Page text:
The holiday season is filled with family gatherings and good cheer, but those with hearing loss in Wilmington often feel left out. Worse, they may avoid social interactions altogether, leading to isolation and loneliness—a recipe for seasonal depression. To counteract this, there are a number of smartphone apps that can help those in Delaware hear more effectively and appreciate the joy of the season. There are apps for both Apple and Android users; check out our list below.
Hearing Apps for iOS Users
Apple has long been known for cutting-edge technology. Top picks for iPhone users include the following.
- Test Your Hearing. Seeking a simple but effective way to test your hearing? This app’s got you covered. Simply push a red button every time you hear a sound. At the end of the test, you’ll be given a “hearing age” assessment based on your score. If your approximate hearing age is significantly older than your actual age, you might be experiencing hearing loss.
- Bose® Hear. If you use Bose® Headphones™, this companion app helps enhance conversations, letting you hear more clearly in noisy environments. It also allows you to stream music and phone calls directly from your phone.
- TapTap. Deaf and hard of hearing users won’t miss audio cues with the TapTap app. It causes your phone to flash and vibrate, alerting you to sounds that might otherwise go undetected by your hearing aids.
- Braci. Similar to TapTap, Braci lets you record sounds in your home and converts them to visual and sensory notifications and alerts. Doorbells, smoke alarms, phone calls and more can be programmed, giving you a sense of security and peace of mind.
- Pedius. Taking advantage of synthesis and speech-recognition technology, Pedius allows those who are deaf or hearing-impaired to make phone calls. Built-in voice recognition software translates speech, converting it to text and eliminating the need for third-party translation services.
Android Hearing Apps
If you’re Team Android, you haven’t been left out, either. There are plenty of great apps for you to choose from in the Play store; great selections include:
- Hearing Test. Relying on pure tone audiometry—the most common hearing exam in Wilmington audiology offices—and predefined calibrations, this app measures the quietest sounds you are able to hear to accurately determine your hearing threshold.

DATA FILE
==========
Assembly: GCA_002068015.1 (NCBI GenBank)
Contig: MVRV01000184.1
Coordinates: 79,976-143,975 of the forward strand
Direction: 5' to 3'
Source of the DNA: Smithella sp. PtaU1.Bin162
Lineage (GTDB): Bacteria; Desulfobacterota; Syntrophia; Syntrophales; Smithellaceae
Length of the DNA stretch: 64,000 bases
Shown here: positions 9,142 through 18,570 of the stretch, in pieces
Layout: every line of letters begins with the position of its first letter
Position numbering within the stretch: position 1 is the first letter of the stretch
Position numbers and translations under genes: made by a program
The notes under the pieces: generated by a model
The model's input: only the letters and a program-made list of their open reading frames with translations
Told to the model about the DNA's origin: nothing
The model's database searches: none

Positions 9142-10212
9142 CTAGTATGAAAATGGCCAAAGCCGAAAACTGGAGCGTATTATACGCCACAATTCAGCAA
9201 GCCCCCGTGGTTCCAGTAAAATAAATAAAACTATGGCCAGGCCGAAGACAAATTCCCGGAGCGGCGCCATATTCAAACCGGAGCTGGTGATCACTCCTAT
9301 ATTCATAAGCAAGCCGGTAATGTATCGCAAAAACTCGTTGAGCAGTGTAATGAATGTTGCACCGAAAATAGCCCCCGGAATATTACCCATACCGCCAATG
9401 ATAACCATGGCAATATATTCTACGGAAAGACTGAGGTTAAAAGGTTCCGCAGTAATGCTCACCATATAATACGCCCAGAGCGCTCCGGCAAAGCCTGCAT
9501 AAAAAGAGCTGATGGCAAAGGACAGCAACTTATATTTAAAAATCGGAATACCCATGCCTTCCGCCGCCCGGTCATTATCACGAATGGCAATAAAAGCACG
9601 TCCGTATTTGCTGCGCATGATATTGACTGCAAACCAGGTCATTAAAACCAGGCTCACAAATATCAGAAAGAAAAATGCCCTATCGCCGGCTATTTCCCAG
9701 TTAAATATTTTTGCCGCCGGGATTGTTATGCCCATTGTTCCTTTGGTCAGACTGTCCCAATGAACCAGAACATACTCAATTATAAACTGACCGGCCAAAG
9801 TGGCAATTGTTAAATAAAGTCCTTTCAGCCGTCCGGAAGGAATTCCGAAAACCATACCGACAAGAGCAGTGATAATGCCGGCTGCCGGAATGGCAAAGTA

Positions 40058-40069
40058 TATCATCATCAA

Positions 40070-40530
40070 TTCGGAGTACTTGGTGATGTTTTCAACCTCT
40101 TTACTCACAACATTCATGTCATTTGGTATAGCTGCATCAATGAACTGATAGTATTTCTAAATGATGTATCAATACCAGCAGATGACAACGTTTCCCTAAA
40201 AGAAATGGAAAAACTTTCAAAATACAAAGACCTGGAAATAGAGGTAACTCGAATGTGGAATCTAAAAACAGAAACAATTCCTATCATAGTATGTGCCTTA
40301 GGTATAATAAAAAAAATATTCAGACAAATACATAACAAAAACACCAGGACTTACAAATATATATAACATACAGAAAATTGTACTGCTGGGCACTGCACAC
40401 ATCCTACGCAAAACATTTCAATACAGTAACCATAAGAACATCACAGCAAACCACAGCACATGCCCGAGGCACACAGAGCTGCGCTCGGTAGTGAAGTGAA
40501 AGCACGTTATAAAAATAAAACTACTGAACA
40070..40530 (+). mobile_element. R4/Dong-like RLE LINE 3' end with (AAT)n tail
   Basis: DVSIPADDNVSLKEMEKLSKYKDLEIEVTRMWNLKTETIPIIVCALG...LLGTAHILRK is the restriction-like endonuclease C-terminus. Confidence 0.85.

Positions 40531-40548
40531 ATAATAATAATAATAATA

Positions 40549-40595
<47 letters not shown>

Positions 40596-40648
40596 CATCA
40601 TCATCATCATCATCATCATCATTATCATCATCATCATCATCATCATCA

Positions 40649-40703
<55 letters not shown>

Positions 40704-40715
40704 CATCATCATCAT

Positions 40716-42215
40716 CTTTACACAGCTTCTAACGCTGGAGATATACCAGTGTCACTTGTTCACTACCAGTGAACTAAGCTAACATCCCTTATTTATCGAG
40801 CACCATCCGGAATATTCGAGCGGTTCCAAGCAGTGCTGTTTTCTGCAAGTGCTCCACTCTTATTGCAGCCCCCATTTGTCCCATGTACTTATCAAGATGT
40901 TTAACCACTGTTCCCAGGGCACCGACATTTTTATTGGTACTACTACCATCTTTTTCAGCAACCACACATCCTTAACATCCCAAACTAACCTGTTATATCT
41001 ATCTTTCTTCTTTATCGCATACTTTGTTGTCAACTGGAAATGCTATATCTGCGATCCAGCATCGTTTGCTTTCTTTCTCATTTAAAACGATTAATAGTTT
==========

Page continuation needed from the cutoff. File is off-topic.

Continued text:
- AllDeaf. This social networking site for the deaf, hard of hearing and ASL users lets you post messages to the All Deaf forum, upload pictures and have private conversations with like-minded users.
- Sound Alert. Made by the folks behind Braci, this app records sounds in your home environment and converts them to visual and sensory notification alerts, turning your smartphone into an alerting device, providing safety and comfort.
- Ava. This app relies on your smartphone’s microphone to pick up sounds and translate them instantly into word-for-word captioning and subtitles, giving you the ability to participate fully in conversations. Ava utilizes AI technology to “learn” from mistakes; by highlighting incorrect words, you can teach Ava to get them right the next time.
- Easy Talk. This transcribing app utilizes voice recognition software to transcribe conversations. Its offline functionality provides access in areas with poor cell service and is available in both free and pro versions.
- Sprint Relay. Sometimes a traditional relay service is your best bet. Sprint’s app allows you to type what you want to say to an operator, who will then relay the message to the person you are calling and provide a typed response.
There are always new apps hitting the marketplace. If you’d like some recommendations, call a Wilmington audiologist. You might even be able to download an app mid-conversation. What an amazing time to be alive, right?